Monday, November 30, 2009

Problems in Zimbabwe

Good day. Here is a letter I wrote at the request of my PH Gary Hopkins regarding the absolute worst hunting camp I was ever in in 14 overseas hunts (13 to Africa). I would avoid Theo's area of Matetsi at all costs. Anyway, I found this in my files and will post it for your interest.

December 17, 2008

To Whom It May Concern:

I write this letter at the request of my friend and PH, Gary Hopkins of Bulawayo. I have known Gary for several years and have hunted with him and vacationed at his home. I should also like to state I have visited Zimbabwe on eight occasions, will continue to do so, and that Zimbabwe is my favorite country in Africa. I encourage many of my friends to visit your beautiful country. However, I would not visit again the Kisibi hunting concession due to the following reasons (I was there between September 3 and 12, 2008):

The camp was in very poor condition. One of the two showers was infested with ants making the facilities difficult and uncomfortable to use.

The fire pit was also ant-infested. The two friends I brought with me from the States for their first African experience, were quite disappointed they could not experience the African tradition of sitting by the camp fire after a hard day of hunting, enjoying the fire and a drink at sundown whilst waiting for dinner, due to the ants.

One friend, Ron Williams, enjoys wine with his dinner. This was requested weeks in advance. However, it was not until approximately one half way through the safari that the camp manager, Adrian, brought a box of low- quality wine. We noticed later that some wine was in the store house at the Woodlands concession. Very unprofessional.

I am diabetic and need diet drinks. I am unable to drink regular soft drinks, beer, or fruit juice. Upon arrival in camp there were a few diet drinks and my PH brought some he purchased from his own funds. The diet drinks were requested weeks in advance. When I asked the manager for diet drinks I was told they, "are too expensive in Botswana" so none were available. The last night of my hunt, Theo Bronkhorst brought some diet drinks for me. I replied in a sarcastic manner, "Thank you. I'll try to drink them before departing at 6 in the morning!"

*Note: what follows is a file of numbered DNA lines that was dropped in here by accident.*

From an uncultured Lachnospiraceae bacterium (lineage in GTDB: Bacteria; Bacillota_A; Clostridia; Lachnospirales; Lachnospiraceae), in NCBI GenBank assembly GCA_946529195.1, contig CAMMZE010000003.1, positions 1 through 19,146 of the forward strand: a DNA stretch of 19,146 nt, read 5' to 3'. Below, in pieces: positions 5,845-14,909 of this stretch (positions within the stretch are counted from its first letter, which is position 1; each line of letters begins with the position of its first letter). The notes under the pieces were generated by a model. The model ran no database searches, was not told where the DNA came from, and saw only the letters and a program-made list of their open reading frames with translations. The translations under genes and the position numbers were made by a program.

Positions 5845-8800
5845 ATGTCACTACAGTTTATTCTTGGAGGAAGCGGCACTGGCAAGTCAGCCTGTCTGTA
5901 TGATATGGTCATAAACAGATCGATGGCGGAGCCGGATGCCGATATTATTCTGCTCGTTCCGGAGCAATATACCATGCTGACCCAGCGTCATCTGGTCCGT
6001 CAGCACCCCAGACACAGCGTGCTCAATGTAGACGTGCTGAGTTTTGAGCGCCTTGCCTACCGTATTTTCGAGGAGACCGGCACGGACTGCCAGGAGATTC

The buffalo were not in the area contracted for my hunt. Gary Hopkins asked Theo many times for a chance to hunt the Woodlands concession where the buffalo were known to be. After five days, Theo granted us one day to hunt there and I did shoot a sub-standard bull. However, upon my arrival, Theo had a leopard hunter in the area I was contracted to hunt. Fair play should have dictated I could have hunted Woodlands more than the one day allowed (and that was after days of asking)

When Gary and I were hunting we came to another PH and his client who was from California. (I do not remember the name of the PH but he was white, about 5'10" to 6' in height, blondish hair and a full beard). We engaged is a short conversation whereby he told Gary and I that the leopard hunting was rather poor on Woodlands so Theo gave them the opportunity to hunt in the area were I was hunting buffalo. Such sharing of game blocks does not do either hunter well as shots from one scare the quarry the other is after (i.e. shooting leopard bait and building hides whilst I was stalking buffalo.)

The staff in camp was very poor. The workers had a poor attitude--did not give thanks for the gifts they were presented with (torches, batteries, knives, hats, gloves) and two threw their tip money back and said, "Not enough."

The cook was excellent but requests for a repeat of a good dish was ignored. We asked for a repeat of his pizza but the manager did not comply.

The lunches provided, however, were very low quality. One slice of poor quality cold meat and bread. We complained and the lunch quality improved--a bit.

In closing, allow me to state again my desire to visit Zimbabwe many times in the future and I will bring many friends with me. I will NOT visit Kasibi again and post my experiences there on my website as well as the articles I write for several hunting magazines. In these economic times, I believe operators in Zimbabwe should do the best they can to bring in American currency--not to provide low-end services whereby the client departs with no desire to return.

Please feel free to contact me if I can elaborate more or can clarify my experiences further.


Cal Pappas
Willow Alaska USA